"Got a bangin' in my soul from the heavy rock and roll, do you want to bump and grind with me?"
And then an offer with alternatives:
"Let's do it in the sheets, let's do it in the streets, do you wanna bump and grind with me?"
This song is steamy stuff. The back up vocals sound like a march to a Roman orgy. Wendy never stops asking questions until the end, where she forgoes using words to express her feelings, and emits a primal scream. A cousin of "Deuce", the yell sums it all up. Line up, boys!
Now onto the guitar. The whole song is not entirely dissimilar to Kiss, but not really something they would use. The lyrics are much closer to their league. There is something about the solo I would like to mention: it is played by Ace Frehley! I do not know how or why, when or where, but the then lost in limbo Spaceman laid down one his most blistering leads ever, right here in the middle of obscurity. It is classic Frehley in composition, starting low, going high, then flying off into a fadeout. How did this come about? Was "Bump and Grind" a Gene demo from an earlier time, intended for the rock and roll album that Kiss almost made before going artsy with (Music from) The Elder? Did Ace just stop by the studio? In any event, this solo is the only commercially released work from him between 1982 and 1986. It also is notable because it was the only time in history that new Ace material (term used loosely) was featured along side new Vinnie material on a record.
Round Up: (Yell like Paul Stanley) ACE FREHLEY ON LEAD GUITAR!!! Gene producing, and adding to the Roman backups. Song talks about the old in and out.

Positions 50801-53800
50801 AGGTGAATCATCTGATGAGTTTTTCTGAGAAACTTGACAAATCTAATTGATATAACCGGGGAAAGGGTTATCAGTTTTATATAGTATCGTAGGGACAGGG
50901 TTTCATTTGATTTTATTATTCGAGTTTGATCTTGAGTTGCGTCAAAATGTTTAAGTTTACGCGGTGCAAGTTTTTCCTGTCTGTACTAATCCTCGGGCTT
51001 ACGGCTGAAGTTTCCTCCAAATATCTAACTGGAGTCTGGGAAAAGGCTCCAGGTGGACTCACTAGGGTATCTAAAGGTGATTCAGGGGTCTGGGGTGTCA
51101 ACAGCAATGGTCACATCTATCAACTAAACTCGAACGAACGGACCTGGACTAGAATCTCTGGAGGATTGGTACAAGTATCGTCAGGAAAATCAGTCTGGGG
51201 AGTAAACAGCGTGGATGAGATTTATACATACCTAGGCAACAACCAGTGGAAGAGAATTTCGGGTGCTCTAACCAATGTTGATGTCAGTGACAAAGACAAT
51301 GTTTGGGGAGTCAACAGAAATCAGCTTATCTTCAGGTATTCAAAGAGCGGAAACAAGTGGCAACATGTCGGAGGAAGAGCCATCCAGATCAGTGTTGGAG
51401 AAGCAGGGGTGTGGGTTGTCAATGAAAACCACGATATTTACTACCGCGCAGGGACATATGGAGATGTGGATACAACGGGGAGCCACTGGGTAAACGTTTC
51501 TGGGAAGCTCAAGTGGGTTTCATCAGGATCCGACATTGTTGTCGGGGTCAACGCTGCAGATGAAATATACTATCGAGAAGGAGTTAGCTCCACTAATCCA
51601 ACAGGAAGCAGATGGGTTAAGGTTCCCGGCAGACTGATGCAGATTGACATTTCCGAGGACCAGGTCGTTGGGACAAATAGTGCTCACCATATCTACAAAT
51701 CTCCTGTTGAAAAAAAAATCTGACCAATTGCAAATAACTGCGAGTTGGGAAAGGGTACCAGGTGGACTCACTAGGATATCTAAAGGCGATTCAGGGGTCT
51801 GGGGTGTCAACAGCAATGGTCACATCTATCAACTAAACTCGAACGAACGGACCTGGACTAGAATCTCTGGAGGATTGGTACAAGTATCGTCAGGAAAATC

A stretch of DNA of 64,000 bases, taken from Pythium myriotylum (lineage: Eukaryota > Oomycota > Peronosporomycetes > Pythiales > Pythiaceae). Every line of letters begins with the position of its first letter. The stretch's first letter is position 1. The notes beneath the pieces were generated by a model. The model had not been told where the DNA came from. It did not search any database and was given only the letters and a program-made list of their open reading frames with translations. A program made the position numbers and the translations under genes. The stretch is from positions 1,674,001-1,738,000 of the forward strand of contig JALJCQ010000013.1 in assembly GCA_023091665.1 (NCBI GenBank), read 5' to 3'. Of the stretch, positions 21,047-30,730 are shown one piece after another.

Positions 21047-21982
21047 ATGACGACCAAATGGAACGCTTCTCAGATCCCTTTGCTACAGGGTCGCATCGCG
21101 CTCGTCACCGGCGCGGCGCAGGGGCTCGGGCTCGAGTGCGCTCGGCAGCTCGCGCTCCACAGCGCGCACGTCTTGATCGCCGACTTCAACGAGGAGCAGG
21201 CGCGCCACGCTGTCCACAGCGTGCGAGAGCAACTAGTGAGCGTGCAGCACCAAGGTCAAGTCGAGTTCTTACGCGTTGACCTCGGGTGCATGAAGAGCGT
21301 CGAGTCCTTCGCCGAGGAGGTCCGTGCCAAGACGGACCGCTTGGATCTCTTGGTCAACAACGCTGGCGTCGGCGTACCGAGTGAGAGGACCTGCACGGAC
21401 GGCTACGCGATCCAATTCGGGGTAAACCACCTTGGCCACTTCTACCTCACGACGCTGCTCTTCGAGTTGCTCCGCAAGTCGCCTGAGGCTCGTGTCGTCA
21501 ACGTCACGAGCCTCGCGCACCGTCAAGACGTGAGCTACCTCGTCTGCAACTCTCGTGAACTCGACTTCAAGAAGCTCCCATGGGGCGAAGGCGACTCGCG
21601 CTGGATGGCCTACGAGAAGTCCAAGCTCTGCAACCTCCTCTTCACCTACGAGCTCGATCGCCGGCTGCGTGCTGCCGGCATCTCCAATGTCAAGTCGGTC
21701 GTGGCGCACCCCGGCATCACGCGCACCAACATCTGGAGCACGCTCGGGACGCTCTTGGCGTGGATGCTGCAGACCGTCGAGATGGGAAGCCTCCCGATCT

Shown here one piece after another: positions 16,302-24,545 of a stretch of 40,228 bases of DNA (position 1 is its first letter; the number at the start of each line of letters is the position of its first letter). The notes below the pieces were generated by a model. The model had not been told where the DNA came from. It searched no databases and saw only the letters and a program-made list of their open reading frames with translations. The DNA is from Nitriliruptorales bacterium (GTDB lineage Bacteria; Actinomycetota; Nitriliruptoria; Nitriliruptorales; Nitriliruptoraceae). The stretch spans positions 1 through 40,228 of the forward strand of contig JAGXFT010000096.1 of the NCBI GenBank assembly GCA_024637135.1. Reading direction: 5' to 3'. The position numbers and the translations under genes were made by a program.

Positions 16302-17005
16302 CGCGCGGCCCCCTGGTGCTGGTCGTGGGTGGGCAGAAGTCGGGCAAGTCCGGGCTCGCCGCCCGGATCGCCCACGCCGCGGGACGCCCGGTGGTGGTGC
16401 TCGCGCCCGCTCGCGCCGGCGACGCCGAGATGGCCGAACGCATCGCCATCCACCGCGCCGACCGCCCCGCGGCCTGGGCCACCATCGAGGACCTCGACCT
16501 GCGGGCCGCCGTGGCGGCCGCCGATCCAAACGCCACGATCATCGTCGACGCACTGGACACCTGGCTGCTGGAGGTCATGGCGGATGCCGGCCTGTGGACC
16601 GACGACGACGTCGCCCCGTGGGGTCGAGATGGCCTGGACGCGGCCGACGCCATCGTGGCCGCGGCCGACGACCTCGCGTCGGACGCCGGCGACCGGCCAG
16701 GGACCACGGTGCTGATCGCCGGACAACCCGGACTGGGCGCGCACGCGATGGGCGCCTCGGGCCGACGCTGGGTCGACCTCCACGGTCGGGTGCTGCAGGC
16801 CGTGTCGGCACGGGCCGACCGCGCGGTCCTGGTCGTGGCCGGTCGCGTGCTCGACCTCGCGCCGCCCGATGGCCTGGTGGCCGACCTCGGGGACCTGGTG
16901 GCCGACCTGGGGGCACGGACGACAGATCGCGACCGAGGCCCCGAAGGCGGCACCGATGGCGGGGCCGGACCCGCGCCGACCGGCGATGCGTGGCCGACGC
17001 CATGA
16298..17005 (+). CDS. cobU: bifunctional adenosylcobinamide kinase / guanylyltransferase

Lost Kiss Rating - 8.75 (Ace is a major factor here)
For the next song, Gene doesn't merely reach into his bag of leftovers, he throws Wendy in, shakes it up, and makes "Legends Never Die". You may know by now that this one was tried for Creatures of the Night as "When a Legend Dies". Apparently it got pretty far along too: this incarnation is largely comprised of basic tracks laid down by Kiss.
First the drums. Eric Carr makes an appearance on WOW by default, since his parts on the skins (and vocals) are utilized. Various reports have the Fox on bass, but he is not credited in the liner notes. Given his contribution on the four string to "I Still Love You", it is certainly possible. Regardless, a Kiss member played anyway. Eric's drumming performance is excellent, and adds a tremendous amount of depth to the song overall. I love his part during the solo. His Creatures sound is fully evident.